Junctional epidermolysis bullosa OEB) is an au toso mal recessive disorder characterized by marked fragility of skin and mucosa! membranes. Although there are several subdivisions of JEB, two broad categories exist: the lethal (Herlitz) type, in which an infant usually dies at birth or shortly thereafter with severe blistering, and the nonlethal type that usually has less severe blistering and a normal life span.
At the microscopic level, blisters in JEB occur between the basal cell plasma membrane and the lamina densa. Defective hemidesmosomes,1 cellular adhesive char acte ris ries,2 and kalinin3 have all been implicated in the pathogenesis of this disorder.
Eye involvement in JEB has been reported,4"6 and consists mainly of recurrent corneal erosions, corneal scarring, and conjunctiva! tethering. Other findings have included blepharitis and eyelid blistering. To our knowledge, the ophthalmic literature has not highlighted cases of JEB in neonates.
Fig: Fingernails of a 4-month-old boy with JEB.
The patient is a 4-month-old boy, hospitalized with a 2-day history of increasing redness in his left eye. There was no prior ocular history. The mother and house staff denied any trauma to the eye.
The child was born full term, a normal spontaneous vaginal delivery, to parents who are first cousins. At day 5 of life, he began vomiting with poor feeding and was diagnosed with pyloric atresia (PA) for which he underwent gastrojejunostomy. Concomitandy, he was found to have massive hydroneph rosis and a renal biopsy revealed congenital nephrotic syndrome.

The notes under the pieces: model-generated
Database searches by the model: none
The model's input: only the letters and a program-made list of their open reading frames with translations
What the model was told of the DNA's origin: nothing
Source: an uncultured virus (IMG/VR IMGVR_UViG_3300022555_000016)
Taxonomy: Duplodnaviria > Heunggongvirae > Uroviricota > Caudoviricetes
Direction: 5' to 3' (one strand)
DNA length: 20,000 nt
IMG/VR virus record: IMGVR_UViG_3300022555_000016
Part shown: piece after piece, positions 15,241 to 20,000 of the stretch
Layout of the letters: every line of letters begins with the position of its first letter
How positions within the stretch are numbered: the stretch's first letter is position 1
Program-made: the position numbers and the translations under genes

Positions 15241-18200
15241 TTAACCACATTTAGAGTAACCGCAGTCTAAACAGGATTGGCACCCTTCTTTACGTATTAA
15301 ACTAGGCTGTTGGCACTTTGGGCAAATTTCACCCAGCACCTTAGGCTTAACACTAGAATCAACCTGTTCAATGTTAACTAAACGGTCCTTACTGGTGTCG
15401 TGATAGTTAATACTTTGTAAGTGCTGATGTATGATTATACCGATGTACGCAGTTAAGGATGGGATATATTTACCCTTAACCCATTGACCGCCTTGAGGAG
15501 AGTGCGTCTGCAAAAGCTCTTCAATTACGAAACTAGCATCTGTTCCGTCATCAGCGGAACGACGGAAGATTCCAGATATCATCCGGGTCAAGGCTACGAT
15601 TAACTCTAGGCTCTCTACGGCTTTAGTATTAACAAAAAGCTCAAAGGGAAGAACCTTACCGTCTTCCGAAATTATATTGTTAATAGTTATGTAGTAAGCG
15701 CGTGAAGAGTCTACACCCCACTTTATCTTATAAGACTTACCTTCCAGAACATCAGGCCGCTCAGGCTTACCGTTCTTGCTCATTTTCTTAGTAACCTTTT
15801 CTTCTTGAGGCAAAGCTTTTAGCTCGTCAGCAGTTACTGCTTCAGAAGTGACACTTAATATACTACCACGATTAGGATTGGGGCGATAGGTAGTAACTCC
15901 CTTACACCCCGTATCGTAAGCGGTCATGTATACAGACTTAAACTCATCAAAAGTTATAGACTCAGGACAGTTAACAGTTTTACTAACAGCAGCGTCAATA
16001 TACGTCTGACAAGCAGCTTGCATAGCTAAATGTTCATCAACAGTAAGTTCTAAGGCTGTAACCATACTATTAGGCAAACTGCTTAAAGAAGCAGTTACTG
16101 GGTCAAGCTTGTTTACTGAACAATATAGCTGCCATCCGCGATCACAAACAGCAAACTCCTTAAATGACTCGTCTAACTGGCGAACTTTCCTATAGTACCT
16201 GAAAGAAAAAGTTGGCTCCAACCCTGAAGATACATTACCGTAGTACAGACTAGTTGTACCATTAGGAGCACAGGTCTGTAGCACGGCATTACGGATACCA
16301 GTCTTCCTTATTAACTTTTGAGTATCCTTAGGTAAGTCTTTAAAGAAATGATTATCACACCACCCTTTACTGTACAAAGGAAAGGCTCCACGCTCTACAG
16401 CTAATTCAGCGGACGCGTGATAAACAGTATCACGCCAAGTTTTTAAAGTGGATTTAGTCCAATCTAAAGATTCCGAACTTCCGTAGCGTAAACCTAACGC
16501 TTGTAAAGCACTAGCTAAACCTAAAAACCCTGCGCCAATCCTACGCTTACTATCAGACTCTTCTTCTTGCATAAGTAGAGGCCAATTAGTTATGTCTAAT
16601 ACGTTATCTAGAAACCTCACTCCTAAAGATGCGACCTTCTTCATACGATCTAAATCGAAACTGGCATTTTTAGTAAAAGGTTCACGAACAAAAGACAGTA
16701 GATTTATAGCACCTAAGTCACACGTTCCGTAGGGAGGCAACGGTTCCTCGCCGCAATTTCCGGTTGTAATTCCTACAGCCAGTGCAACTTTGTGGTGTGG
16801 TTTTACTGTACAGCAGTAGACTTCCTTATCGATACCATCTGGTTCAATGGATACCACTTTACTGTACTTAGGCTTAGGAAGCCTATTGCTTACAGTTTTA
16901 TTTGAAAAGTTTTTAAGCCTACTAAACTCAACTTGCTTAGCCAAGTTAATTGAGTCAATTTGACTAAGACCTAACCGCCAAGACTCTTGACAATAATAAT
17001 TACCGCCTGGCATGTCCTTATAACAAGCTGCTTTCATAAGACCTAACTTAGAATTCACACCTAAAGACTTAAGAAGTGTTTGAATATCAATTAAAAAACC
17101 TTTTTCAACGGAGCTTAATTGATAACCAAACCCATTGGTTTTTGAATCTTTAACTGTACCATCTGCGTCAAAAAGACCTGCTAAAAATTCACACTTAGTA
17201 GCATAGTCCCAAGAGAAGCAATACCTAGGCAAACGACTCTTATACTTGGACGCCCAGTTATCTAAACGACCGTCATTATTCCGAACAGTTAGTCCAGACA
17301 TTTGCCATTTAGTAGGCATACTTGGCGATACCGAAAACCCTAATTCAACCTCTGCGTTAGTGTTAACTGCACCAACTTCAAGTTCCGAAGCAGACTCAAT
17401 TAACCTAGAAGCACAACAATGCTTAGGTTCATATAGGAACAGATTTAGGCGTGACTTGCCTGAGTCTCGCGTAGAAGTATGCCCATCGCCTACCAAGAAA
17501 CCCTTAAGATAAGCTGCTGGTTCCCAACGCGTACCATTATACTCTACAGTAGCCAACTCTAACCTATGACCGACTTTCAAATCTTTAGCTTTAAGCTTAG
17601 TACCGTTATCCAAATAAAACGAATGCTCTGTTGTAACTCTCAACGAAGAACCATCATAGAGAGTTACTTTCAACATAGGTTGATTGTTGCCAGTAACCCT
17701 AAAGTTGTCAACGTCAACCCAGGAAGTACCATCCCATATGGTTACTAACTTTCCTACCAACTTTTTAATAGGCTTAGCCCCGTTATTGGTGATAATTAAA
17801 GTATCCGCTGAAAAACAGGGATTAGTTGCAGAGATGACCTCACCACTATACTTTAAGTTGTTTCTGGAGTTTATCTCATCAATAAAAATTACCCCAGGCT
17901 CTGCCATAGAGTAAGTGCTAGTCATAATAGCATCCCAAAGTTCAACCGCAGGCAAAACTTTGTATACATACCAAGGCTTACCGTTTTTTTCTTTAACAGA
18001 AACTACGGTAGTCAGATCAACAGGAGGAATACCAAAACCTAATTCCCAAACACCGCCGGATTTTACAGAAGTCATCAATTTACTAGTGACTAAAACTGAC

Shordy thereaftet, at age 1 month, he began to develop blisters on his fingertips, and his fingernails began to erode. Skin biopsies for electron microscopy and immune mapping confirmed a diagnosis of JEB with PA.
Examination revealed an irritable baby with bullae on his tongue and fingertips. He had dystrophic, hyperkeratotic fingernails and toenails with loss of the left thumbnail (Figure). Ophthalmic exam revealed central, steady, maintained vision in each eye. Pupils were equal and extraocular movements were intact.
The anterior and posterior segments of the right eye were within normal limits. The left eye had marked diffuse conjunctival injection without discharge, sympblepharon, or vesicles. Fluorescein stained the entire cornea. The remainder of the anterior exam was normal, and dilated fundus examination was unremarkable.
JEB is a rare, but potentially devastating disease. Furthermore, JEB in association with PA has emerged as a distinct entity with identified markers, such as a6-ß4 integrin mutations.7"5 The cutaneous lesions in these patients are generally diought to be like other JEB subtypes, however the ocular findings of JEB and JEB-PA in the neonatal period are not well known. We report a 4 month old with JEBPA and unilateral corneal epithelial loss.
Lin et al comprehensively described eye findings in 204 patients with epidermolysis hullosa, 36 of whom had JEB.4 Their patients (ages 9-21 years) were noted to have mainly corneal abrasions and cornea! scars. McDonnell et al described eye involvement in five patients (ages 22-66 years) with similar findings including limbal broadenings.5 One patient in this series reported red, watery eyes shortly after birth, which worsened as an adolescent. Our case of a 4 month old provides an early glimpse into the reported histories of adults who suffered recurrent corneal problems. We cannot speculate whether die JEB-PA variety in particular heralds more severe eye involvement.
This patient responded well to bacitracin ophdialmic ointment applied four times daily. No marked delay occurred in reepithelialization. The overall prognosis in this child remains poor. We recommend that neonates with JEB should have early ophdialmic consultation to identify and treat any incipient ocular involvement that may lead to visual compromise.
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